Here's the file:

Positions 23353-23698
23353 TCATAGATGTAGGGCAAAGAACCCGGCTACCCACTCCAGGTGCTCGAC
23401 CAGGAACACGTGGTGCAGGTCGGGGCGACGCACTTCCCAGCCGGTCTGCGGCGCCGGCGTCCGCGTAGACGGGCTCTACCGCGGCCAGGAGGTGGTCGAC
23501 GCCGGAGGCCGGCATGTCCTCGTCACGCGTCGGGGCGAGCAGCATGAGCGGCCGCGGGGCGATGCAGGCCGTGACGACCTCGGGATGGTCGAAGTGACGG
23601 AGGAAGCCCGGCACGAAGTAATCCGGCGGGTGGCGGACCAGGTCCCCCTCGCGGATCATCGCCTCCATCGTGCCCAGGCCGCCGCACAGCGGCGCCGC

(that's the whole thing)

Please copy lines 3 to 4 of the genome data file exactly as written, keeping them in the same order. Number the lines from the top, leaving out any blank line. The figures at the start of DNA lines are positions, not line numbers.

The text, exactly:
23401 CAGGAACACGTGGTGCAGGTCGGGGCGACGCACTTCCCAGCCGGTCTGCGGCGCCGGCGTCCGCGTAGACGGGCTCTACCGCGGCCAGGAGGTGGTCGAC
23501 GCCGGAGGCCGGCATGTCCTCGTCACGCGTCGGGGCGAGCAGCATGAGCGGCCGCGGGGCGATGCAGGCCGTGACGACCTCGGGATGGTCGAAGTGACGG